The Illinois Supreme Court Commission on Professionalism is pleased to announce the lineup of speaker talks for the fourth annual The Future Is Now: Legal Services 2.019 conference. The conference will be held on Thursday, May 16, 2019, from 10 a.m. – 5 p.m. CT at Venue SIX10 in Chicago.

“The delivery of legal services is evolving rapidly. Technology is providing new ways to communicate, collaborate and organize our work. However, implementation is uncovering ethical challenges,” said Martin Sinclair, Chair of the Commission on Professionalism. “The Commission looks forward to bringing together lawyers and legal professionals at The Future Is Now to explore the rule of law amid this rapid innovation. We hope you’ll join us on May 16.”

Speakers and topics are as follows:

“Newlaw” and the New Lawyering, Daniel B. Rodriguez, Harold Washington Professor, Northwestern University Pritzker School of Law

  • Rapid technological innovation has brought about a period of “newlaw.” Newlaw brings different expectations for lawyers, including novel training and skillsets. How can the legal industry proceed rapidly and creatively in this changing environment?

The Modern Legal Ecosystem, Lucy Endel Bassli, Deputy General Counsel of Legal Operations, Contracting and Corporate G&A, Snowflake Computing

  • Law is being tested by limited resources, shifting workforce composition and increased global complexity. To innovate, attorneys must relinquish control of tasks that don’t require a law license and engage with other professions.

Data Security: You Can Do More Than You Think, Rich Lee, General Counsel, Civis Analytics

  • Securing client data is crucial for all attorneys. But the process can seem daunting. Data security is attainable for every lawyer at every firm, often with tools already at their disposal.

Plus ça change, plus c’est la même chose, Gyi Tsakalakis, Founder and President, AttorneySync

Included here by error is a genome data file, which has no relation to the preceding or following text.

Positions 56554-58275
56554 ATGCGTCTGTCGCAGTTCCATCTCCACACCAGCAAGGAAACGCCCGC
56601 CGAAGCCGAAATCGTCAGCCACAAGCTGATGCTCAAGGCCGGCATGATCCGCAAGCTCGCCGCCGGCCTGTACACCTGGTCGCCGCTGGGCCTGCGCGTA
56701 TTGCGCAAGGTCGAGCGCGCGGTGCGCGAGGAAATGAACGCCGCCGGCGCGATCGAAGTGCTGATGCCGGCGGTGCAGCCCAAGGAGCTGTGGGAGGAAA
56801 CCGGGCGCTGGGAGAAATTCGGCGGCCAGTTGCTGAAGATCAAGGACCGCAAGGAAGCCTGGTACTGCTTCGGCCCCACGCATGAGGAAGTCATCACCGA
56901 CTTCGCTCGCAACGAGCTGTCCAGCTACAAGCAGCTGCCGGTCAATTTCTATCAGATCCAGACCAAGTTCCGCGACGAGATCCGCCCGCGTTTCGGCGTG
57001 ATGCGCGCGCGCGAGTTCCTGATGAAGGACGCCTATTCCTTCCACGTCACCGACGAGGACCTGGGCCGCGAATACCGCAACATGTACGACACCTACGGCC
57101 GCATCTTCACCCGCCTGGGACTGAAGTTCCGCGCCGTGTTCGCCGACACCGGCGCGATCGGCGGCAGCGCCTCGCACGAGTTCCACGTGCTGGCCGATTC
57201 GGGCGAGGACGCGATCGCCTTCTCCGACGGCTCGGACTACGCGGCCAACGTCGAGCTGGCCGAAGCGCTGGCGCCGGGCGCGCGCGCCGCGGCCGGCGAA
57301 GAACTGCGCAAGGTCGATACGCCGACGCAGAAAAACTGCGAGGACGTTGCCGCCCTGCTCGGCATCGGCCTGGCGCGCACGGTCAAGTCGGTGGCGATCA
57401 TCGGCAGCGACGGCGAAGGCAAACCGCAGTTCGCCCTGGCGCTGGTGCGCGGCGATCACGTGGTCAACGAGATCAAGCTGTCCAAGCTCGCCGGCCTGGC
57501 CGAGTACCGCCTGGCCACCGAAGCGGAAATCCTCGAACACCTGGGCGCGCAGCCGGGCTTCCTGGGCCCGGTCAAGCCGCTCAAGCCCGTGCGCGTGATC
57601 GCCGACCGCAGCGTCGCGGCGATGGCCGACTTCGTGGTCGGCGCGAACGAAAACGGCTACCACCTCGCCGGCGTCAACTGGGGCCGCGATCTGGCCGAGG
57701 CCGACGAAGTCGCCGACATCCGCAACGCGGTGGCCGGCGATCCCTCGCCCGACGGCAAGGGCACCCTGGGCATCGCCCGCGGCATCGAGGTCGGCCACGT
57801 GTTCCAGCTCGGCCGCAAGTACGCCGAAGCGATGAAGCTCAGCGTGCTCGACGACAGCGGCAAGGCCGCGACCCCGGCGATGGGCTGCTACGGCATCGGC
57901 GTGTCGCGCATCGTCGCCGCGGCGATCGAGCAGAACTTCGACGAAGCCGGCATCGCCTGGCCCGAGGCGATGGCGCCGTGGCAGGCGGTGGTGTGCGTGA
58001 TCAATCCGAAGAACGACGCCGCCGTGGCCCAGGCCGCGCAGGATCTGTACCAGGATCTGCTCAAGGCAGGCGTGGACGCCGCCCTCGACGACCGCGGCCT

• While technology rapidly advances, the fundamentals of client development remain unchanged: relationships and reputation. Lawyers who deploy technology to communicate value and solidify relationships will win.

The Ethical Obligation to Promote Diversity, David L. Douglass, Managing Partner, Sheppard Mullin Richter & Hampton, LLP

  • History compels us to conclude that lawyers have an ethical obligation to promote diversity. But the legal profession remains stubbornly nondiverse. Given the lack of progress, perhaps it’s time that the rules of professional conduct endorse and adopt an ethical obligation to diversity.

Killing Solo Softly: How Ethics Regulations Threaten Solo and Small Law Firms, Carolyn Elefant, Founder and Owner, Law Offices of Carolyn Elefant PLLC

  • Outdated and onerous ethics rules disadvantage solo and small law firms when competing with non-lawyer websites and attorney-matching platforms. The solution? The legal profession must break the surly bonds of ethics regulations that threaten the livelihood of solo and small firms.

Positive Impact = Online Dispute Resolution with the Judiciary, MJ Cartwright, CEO, Court Innovations